Whilst not a pre-requisite to good teaching or good learning, some ICT room input is useful every now and again. Students enjoy the occasional trip to the computer room. I should use it more and my classes often remind me to do so! Here are my regular ICT room lessons. If you have a good idea drop one in the comments section below.
Sell your sibling (thanks to a former colleague for this one)
Surprisingly, I have never got into trouble for this and the kids love it. If they are an only child like the writer of this blog then suggest they sell their teacher. Currently I am for sale on the wall of my own classroom. In the event that your pursue the latter course, you may wish to correct any factual inaccuracies that ensue from the pupils description of you (which can often best be described as skewed, misinformed or just wrong). If you’re wondering, I went for €1500.
Great way to reinforce descriptions. Give the pupils a helpsheet with phrases like “armed and dangerous”, “do not approach”, “reward” and then get them to find a celebrity and go for it. A good plan is to tell them they are doing this lesson and have them think of someone beforehand, otherwise the normal battle of pictures vs content ensues and content loses out. Ideally, they should probably avoid doing one of their teachers but if they’re learning and being creative with the language don’t stop them. Display it in the corridor for maximum effect!
Students plan a gap year using the future tense. They need to explain where they are going to go, would like to go, intend to go etc and why. If you have access to www.youtube.com then “where the hell is matt 2008” could provide some inspiration, although it might have more of an effect on your travel plans this summer.
Students could add more details and description. The trick is to get them to focus on the language first and the pictures later.
Designing a CV. Great way of teaching a range of vocabulary and revising a variety of topics. Microsoft word has some good templates for this that can be customised. You could set homework prior to this lesson so the pupils find the vocabulary they need and then produce the CV, or equally do it the other way around and teach them how to use http://www.wordreference.com properly.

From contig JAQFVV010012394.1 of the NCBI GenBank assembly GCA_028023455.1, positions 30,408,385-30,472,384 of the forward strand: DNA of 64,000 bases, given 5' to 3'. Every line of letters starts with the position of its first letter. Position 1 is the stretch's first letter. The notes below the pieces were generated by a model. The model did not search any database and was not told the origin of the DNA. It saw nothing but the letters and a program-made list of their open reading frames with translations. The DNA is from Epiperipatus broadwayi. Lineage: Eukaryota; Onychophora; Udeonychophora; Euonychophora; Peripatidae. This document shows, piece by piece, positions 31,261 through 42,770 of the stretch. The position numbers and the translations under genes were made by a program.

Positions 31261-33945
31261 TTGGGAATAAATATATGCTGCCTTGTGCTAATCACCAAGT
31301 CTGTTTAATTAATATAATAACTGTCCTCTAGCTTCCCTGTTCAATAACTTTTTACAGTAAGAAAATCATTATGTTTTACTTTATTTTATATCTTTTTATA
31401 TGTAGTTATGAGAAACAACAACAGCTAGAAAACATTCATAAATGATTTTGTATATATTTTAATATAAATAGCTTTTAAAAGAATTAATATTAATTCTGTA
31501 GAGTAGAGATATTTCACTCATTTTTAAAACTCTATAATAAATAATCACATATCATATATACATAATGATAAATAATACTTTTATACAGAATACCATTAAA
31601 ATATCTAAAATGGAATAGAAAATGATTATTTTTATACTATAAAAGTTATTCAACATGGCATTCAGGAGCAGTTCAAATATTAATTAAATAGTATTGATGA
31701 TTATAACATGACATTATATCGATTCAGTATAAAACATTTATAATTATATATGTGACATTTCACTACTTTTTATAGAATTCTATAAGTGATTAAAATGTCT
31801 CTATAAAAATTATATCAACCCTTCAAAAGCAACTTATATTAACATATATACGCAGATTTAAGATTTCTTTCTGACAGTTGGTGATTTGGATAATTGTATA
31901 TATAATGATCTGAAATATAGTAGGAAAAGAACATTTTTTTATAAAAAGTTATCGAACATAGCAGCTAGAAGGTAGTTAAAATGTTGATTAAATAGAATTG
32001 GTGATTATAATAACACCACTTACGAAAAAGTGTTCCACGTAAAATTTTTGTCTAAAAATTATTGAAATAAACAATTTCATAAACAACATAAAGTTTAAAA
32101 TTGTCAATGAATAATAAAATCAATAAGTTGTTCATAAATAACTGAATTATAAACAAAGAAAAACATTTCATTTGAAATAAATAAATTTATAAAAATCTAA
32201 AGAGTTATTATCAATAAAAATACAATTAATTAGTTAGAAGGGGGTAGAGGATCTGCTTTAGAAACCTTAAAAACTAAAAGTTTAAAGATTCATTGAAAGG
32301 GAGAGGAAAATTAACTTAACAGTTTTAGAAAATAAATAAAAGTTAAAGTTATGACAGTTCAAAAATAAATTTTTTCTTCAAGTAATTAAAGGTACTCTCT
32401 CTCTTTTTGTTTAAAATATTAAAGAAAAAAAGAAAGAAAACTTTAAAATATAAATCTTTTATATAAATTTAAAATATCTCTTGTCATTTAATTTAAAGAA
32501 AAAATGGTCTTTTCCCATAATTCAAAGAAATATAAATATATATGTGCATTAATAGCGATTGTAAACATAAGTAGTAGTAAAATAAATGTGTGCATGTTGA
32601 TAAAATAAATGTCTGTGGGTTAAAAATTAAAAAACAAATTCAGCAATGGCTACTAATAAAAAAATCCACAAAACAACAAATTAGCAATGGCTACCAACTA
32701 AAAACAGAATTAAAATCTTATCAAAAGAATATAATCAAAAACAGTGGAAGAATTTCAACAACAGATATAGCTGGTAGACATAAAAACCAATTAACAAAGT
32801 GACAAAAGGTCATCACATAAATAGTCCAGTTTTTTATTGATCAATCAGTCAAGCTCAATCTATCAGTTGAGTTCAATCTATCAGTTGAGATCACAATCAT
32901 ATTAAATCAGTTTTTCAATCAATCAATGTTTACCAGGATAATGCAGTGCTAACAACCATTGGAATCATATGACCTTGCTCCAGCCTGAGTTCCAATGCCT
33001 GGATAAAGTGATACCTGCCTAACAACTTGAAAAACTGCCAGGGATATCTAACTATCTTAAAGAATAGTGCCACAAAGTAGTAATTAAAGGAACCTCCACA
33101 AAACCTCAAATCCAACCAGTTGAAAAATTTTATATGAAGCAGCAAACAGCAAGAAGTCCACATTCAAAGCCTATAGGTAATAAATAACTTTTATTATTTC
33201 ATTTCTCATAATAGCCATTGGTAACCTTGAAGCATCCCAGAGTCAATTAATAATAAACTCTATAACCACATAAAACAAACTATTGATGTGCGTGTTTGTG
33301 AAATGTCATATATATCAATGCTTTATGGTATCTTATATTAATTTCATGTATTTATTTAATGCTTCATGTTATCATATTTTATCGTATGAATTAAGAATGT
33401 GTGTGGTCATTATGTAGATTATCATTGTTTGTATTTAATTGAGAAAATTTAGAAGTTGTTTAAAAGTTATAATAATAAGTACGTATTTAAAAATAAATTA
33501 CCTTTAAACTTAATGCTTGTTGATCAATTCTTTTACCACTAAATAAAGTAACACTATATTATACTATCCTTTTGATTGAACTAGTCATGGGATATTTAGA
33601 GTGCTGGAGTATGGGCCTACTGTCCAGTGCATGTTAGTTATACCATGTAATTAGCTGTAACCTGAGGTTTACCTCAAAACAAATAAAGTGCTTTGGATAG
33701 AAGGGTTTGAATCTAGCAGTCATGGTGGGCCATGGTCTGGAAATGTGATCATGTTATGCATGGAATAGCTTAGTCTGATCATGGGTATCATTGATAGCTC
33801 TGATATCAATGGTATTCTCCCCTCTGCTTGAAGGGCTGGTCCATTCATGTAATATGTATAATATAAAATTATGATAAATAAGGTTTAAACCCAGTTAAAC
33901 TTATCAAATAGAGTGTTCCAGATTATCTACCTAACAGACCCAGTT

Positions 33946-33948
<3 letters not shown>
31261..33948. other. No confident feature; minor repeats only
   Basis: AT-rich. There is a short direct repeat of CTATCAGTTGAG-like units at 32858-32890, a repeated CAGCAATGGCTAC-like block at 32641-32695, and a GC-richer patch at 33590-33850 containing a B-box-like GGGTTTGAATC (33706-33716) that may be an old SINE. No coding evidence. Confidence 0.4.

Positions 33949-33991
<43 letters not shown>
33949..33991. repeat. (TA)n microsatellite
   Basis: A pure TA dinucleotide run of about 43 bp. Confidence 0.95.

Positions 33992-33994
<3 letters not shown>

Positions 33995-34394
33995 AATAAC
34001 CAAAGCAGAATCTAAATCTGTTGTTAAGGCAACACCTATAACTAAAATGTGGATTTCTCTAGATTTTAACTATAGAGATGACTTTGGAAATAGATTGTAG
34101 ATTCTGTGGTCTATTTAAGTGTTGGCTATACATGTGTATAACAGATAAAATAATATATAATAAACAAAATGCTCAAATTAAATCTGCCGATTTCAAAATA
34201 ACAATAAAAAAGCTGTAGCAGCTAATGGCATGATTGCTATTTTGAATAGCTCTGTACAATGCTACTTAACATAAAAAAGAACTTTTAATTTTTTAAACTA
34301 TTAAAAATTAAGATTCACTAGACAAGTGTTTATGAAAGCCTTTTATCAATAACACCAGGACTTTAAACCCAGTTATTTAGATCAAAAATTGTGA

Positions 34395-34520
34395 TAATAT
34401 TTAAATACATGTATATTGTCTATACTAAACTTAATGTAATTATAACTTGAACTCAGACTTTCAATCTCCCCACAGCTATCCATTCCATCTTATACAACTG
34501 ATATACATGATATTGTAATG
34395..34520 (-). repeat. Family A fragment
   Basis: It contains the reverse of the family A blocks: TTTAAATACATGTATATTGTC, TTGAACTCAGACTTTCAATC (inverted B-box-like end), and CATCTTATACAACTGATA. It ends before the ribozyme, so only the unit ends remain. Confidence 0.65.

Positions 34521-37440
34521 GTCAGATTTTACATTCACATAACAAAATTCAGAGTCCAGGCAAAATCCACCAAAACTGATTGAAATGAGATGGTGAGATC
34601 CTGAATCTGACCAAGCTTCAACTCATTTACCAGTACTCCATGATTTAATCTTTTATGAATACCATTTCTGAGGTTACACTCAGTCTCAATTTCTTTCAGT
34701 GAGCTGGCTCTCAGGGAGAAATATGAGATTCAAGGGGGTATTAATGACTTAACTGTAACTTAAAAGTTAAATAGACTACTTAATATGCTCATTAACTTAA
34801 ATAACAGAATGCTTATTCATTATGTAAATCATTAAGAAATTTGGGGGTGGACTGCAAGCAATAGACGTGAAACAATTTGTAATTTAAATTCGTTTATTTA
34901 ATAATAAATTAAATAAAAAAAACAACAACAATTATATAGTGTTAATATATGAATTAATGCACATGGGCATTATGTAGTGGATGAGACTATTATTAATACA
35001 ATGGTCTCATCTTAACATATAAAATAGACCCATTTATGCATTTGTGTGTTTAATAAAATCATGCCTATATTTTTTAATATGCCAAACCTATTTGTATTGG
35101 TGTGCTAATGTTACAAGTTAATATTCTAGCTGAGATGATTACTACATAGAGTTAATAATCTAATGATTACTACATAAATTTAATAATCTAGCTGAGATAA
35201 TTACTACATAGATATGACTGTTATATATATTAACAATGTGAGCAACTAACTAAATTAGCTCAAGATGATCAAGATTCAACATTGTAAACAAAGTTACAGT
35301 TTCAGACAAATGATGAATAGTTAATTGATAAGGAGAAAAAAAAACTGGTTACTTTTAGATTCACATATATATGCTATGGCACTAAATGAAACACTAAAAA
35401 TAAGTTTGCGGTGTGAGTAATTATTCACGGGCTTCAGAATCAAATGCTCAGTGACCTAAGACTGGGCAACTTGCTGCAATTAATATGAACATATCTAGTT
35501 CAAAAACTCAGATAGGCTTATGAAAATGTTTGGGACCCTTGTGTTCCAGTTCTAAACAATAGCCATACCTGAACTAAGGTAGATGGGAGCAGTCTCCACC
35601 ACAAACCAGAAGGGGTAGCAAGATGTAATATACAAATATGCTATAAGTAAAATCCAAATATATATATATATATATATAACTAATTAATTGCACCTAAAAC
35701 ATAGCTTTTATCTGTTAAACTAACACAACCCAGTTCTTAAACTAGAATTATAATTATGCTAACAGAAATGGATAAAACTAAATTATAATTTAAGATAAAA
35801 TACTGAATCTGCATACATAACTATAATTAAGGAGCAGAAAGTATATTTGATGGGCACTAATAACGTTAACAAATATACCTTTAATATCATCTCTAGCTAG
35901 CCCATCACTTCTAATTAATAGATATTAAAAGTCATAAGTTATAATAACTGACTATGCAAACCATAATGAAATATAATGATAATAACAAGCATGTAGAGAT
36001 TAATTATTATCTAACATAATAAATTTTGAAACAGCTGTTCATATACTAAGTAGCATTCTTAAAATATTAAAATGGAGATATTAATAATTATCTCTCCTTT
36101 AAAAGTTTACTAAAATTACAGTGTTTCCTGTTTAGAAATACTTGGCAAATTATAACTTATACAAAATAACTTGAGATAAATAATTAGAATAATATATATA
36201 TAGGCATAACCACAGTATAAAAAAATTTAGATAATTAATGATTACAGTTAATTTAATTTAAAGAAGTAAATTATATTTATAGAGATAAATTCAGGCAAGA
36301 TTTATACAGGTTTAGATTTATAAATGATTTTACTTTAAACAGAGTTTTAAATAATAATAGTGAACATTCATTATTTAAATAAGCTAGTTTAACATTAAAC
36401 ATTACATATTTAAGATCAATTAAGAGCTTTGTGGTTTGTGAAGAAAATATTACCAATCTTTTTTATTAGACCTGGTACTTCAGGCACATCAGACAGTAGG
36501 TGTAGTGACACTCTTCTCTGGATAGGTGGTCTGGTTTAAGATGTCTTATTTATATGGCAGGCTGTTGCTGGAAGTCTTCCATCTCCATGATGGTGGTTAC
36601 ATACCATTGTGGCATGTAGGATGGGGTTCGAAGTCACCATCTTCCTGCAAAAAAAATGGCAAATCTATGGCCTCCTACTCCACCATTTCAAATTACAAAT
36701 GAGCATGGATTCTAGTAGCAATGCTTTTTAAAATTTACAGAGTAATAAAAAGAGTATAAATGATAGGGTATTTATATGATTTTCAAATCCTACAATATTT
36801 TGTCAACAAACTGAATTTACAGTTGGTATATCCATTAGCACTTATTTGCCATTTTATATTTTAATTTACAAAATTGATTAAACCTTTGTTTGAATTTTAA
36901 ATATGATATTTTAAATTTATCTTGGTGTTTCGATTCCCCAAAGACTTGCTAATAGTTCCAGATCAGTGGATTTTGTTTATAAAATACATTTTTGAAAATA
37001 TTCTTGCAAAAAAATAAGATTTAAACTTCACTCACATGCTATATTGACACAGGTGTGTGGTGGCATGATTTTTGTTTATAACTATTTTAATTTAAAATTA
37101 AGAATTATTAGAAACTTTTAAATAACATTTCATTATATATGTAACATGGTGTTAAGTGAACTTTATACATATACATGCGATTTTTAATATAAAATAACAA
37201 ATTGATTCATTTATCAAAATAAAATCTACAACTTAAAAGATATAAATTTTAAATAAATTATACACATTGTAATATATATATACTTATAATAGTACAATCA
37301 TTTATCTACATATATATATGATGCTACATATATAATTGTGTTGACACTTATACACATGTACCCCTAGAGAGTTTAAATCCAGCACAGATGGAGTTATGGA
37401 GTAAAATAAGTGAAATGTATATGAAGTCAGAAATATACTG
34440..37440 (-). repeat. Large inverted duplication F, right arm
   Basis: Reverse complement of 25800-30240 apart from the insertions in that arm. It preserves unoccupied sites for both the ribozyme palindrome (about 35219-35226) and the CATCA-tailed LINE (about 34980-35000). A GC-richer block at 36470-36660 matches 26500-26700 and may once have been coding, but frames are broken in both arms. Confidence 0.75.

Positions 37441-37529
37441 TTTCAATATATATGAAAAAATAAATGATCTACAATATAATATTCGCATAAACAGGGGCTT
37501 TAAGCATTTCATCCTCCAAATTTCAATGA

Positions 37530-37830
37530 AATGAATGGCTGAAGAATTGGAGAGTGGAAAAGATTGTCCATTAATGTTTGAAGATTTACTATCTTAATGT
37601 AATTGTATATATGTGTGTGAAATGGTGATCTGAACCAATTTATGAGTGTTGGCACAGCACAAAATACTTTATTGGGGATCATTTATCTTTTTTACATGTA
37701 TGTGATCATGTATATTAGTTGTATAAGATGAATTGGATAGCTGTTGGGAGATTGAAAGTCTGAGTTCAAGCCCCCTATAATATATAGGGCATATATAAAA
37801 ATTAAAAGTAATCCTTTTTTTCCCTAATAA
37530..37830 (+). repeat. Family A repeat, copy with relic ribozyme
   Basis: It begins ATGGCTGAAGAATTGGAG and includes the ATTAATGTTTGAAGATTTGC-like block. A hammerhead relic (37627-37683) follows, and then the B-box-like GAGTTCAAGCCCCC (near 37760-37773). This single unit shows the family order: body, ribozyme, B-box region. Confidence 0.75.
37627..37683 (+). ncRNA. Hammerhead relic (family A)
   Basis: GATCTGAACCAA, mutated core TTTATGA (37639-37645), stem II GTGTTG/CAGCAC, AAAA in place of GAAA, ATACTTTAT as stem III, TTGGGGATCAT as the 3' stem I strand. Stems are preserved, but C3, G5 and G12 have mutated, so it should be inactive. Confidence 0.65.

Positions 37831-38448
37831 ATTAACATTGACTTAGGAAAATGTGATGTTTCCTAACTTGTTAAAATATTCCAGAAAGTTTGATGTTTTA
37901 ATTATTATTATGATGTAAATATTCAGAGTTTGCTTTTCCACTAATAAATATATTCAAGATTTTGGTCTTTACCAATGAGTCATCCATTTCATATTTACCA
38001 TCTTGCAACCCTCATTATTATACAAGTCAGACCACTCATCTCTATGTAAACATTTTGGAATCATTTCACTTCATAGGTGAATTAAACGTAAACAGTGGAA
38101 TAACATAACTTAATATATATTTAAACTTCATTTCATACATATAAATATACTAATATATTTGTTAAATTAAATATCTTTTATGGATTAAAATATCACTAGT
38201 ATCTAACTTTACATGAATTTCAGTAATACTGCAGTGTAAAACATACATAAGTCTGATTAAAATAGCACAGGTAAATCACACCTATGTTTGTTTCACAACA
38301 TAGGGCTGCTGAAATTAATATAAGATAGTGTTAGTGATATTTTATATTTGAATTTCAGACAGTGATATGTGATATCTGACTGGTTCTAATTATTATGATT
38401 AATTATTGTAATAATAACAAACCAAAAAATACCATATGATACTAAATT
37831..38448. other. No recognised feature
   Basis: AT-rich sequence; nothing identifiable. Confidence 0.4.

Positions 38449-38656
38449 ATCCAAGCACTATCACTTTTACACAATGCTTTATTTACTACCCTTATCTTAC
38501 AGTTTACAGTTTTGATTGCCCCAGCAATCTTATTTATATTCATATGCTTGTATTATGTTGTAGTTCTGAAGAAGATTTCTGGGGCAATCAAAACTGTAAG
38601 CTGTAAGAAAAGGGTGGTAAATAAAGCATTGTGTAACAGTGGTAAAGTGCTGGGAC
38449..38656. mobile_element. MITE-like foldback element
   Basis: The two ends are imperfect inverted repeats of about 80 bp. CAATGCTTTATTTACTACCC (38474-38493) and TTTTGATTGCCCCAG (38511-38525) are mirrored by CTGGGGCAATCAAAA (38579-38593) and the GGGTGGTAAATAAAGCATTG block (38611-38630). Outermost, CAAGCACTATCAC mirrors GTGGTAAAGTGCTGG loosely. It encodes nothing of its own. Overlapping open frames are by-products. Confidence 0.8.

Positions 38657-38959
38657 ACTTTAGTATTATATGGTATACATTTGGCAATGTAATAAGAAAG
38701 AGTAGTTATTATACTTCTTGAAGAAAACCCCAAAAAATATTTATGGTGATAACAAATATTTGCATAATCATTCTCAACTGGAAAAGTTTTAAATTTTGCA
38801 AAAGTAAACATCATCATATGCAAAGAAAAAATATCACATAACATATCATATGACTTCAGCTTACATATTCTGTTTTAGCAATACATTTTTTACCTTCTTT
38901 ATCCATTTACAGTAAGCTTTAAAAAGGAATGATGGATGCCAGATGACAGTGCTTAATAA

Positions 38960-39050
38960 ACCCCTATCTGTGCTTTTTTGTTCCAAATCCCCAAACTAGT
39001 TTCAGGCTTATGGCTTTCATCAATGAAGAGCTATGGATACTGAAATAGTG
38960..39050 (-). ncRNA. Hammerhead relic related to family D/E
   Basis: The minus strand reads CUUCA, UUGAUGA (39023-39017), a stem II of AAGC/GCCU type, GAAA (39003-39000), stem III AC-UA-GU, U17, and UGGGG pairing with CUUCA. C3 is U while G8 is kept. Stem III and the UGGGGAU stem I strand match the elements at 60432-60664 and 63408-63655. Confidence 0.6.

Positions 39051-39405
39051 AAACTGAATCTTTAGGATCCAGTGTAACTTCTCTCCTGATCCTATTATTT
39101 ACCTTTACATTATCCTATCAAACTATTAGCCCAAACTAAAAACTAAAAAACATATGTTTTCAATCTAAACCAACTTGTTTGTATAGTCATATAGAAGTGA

Audio guide using audacity
Students produce a radio advert to encourage people to visit their town. This can be done using the program audacity (free to download – or it used to be). The difficulty is recording it. Most students will happily do it but in an ICT room it does mean there is a lot of background noise. Maybe suggest they do it at home or if your school allows then use http://www.spreaker.com/
Past listening exam papers
If you have a mixed ability group the ICT room is a great place for these. Give the pupils the papers and put the listening tracks on the system or intranet where they can access them. It also allows them to control volume and work through at their own pace. This is good when you are developing exam technique. Obviously some in-class or exam hall practice is good but this helps build confidence. It allows you to cater to higher and foundation students if you have a mixed group.
Google Earth Directions
Why not create some directions that the pupils have to use google-earth to follow. They could also create directions for their friends. If they get to the right place then clearly they understood the directions – very easy way to evidence progress. There is a good resource on the TES for this but if you know where you are and where you are going then do your own. I tried some with Madrid and got pupils going around the main square before being dropped elsewhere in the city and having to find the Bernabeu stadium.
Both of these are superb websites and are improving all the time. The former has recently been improved to facilitate use of tablet and smartphone. The latter is gradually building up its stock of listening practice. Languages online is free to use and has a lot of good exercises for practising grammar. It also offers the explanations and hints to remind students of the rules they are practising and links well to Key Stage 3 schemes of work.
Great resource for early years or lower school. My students have recently found this a great help on the house and home topic. Whilst they see the title of “little explorers” as patronising, the website is very good. Useful resource for weaker learners and perhaps getting students to make their own vocabulary lists.
Worksheets 1 and 2 are great for developing cultural knowledge. I’ve only just discovered the rest of the site and there looks to be some really good material for French, German and Spanish.